"More protection is needed to recover some of the species which have been depleted, and that protection is vital to protect Bermuda's marine life and fisheries."
Dr. Roberts gave a public lecture at BUEI last week as a guest of the Bermuda Zoological Society. His book 'The Unnatural History of the Sea' charts 1,000 years of human exploitation of the world's oceans, including modern industrial fishing methods such as trawling.
The world-renowned marine conservationist advises governments around the globe on the importance of establishing MPAs to prevent overfishing and its repercussions on marine ecosystems.
He recommends MPAs should be established to cover 20-40 percent of our oceans.
"The world's oceans are at the most dangerous levels they have ever been in the history of life on Earth," Dr. Roberts told an audience at BUEI.
"We can look back with great regret but we shouldn't beat up on ourselves for not being able to stop it. Now we need to concentrate on what we should do today. We can create the conditions for recovery of marine life by creating areas free from exploitation."
Dr. Roberts said some MPAs have seen a five to tenfold increase in species within 10-20 years.
"Reserves all over the world have shown dramatic increases," he said. "It does work — you get a very significant increase in fish, particularly within two to five years of protection."
He gave MPAs in Mombasa in Kenya, Merritt Island in Florida and in St. Lucia as examples. Eventually the growing populations spill out of the protected reserves into other areas, while fish larvae dispersal also helps to replenish fishing grounds.
Dr. Roberts told The Royal Gazette: "We've got to turn the clock back by re-establishing refuges in the sea where our fish can survive in growing numbers."
In Bermuda he recommends 40 percent of the Island's waters be established as MPAs, due to the "limited" replenishment of fish stocks.
"One of Bermuda's problems is that a lot of larvae produced on the platform is predisposed to being swept away. If you're an isolated reef system, a lot of that system may just take it out to the blue beyond and so it is not going to lead to the repopulation of Bermuda's fish."
Dr. Roberts praised the creation of Protected Areas at dive sites and Coral Reef Preserves as "good progressive legislation" but said more needed to be done.
"The focus in Bermuda needs to move towards more protection and it will take political leadership to move that forward," he said.
"There's a lot of talk now to establish MPAs out on the open ocean, so Bermuda has great potential to be a leader here, to protect larAge-scale oceanic resources with a protected area in your EEZ.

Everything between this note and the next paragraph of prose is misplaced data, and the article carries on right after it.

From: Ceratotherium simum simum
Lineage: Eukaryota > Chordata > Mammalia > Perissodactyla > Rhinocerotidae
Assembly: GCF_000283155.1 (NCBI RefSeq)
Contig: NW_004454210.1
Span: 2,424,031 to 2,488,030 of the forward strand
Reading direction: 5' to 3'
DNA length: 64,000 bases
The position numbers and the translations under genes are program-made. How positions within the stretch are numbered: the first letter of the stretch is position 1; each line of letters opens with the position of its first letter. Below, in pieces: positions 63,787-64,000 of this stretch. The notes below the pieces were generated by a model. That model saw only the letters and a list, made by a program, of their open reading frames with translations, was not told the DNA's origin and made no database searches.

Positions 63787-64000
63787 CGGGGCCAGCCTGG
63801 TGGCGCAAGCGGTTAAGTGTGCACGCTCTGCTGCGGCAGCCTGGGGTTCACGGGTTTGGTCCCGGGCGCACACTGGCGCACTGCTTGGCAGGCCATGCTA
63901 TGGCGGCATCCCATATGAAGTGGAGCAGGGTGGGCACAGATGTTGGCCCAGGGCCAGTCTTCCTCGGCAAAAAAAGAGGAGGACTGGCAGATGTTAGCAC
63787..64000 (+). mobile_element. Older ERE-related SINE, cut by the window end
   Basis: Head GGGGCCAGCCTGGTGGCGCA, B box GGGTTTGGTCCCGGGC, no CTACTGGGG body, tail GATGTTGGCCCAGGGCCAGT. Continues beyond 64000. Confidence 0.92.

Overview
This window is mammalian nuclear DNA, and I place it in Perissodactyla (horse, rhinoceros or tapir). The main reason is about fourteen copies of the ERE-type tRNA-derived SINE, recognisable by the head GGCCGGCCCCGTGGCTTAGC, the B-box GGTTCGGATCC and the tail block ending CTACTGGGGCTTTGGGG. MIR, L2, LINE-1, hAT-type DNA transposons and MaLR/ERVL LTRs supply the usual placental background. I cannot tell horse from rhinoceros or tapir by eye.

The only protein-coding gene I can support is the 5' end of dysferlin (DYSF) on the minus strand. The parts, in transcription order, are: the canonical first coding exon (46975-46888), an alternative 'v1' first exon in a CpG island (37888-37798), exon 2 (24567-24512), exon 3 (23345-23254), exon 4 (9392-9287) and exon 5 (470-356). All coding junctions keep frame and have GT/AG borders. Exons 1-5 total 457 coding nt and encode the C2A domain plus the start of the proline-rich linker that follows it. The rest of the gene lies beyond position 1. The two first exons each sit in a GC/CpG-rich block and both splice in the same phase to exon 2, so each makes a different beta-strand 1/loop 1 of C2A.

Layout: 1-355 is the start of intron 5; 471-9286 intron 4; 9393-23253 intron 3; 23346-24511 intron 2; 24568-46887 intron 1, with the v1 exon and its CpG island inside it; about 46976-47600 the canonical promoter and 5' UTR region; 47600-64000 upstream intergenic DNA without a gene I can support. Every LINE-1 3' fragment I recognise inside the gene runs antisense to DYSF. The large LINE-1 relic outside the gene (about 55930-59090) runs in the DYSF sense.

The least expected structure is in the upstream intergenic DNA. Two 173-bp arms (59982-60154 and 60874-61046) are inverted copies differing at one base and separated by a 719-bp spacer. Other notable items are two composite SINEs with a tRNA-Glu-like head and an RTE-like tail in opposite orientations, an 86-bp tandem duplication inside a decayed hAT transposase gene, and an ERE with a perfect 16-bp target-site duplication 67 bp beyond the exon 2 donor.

"It won't be straight-forward to implement but it is worth doing — to have such a jewel in the crown of conservation on your doorstep.
"I would say to Government be bold, be ambitious, go for something which is world-class in terms of conservation and secure your place as a leader in ocean management. Such MPAs would lead the curve in the management of marine resources around the world."
Dr. Roberts added: "Your reserve network should be representative of the full spectrum of biodiversity, from the deep sea and slopes of the platform, to shallow seagrass beds, spawning aggregate sites and coastal mangroves.
"In Bermuda mangrove forests are very scarce so they probably warrant total protection, but for the coral reef environment there's a lot of reefs out there so it would be sufficient to protect a small proportion of that."
|Red Grouper||Epinephelus morio|
|Snowy Grouper||Epinephelus niveatus|
|Nassau Grouper||Epinephelus striatus|
|Tiger Grouper||Mycteroperca tigris|
|Yellowfin Grouper||Mycteroperca venenosa|
|Whale Shark||Rhincodon typus|
|Midnight Parrotfish||Scarus coelestinus|
|Blue Parrotfish||Scarus coeruleus|
|Rainbow Parrotfish||Scarus guacamaia|
|Striped Parrotfish||Scarus iseri|
|Queen Parrotfish||Scarus vetula|
|Mutton Hamlet||Alphestes afer|
|Princess Parrotfish||Scarus taeniopterus|
|Redtail Parrotfish||Sparisoma chrysopterum|
|Yellowtail (Redfin) Parrotfish||Sparisoma rubripinne|
|Stoplight Parrotfish||Sparisoma viride|
|Greenblotch Parrotfish||Sparisoma atomarium|
|Redband Parrotfish||Sparisoma aurofrenatum|
|Bucktooth Parrotfish||Sparisoma radians|
|Lined Seahorse||Hippocampus erectus|
|Longsnout Seahorse||Hippocampus reidi|
Protected Marine Species and Habitats of
In the following posts I will review the legal definitions and list critical marine species and habitats, as defined in the Laws of Bermuda, which are online at this link.
In the following posts I will review the legal definitions and list critical marine species and habitats, as defined in the Laws of Bermuda, which are online at this link.
A Protected Species is any species of plant or animal designated as one of the following:
in accordance with the criteria set out in the International Union for the Conservation of Nature Red List of Threatened Species
Designation of protected status is based on consideration of its:(a) the distribution of the species throughout the world;
any critical terrestrial or marine habitat essential for the protection
of a specified protected species.
A bounded area of critical habitat is designated as a “Protected Area”.
In the case of a critical marine habitat the order may impose restrictions
(a) prohibiting the mooring of a vessel;
(b) prohibiting the anchoring of a vessel;
(c) imposing speed limits on marine traffic; and
(d) prohibiting or restricting the movement of marine traffic,
within the protected area.
Take, in relation to any protected species of animal, includes to injure, disturb, harass, kill, capture and collect and, in relation to any protected species of plant, includes to pick, break, cut, uproot, destroy, damage and remove.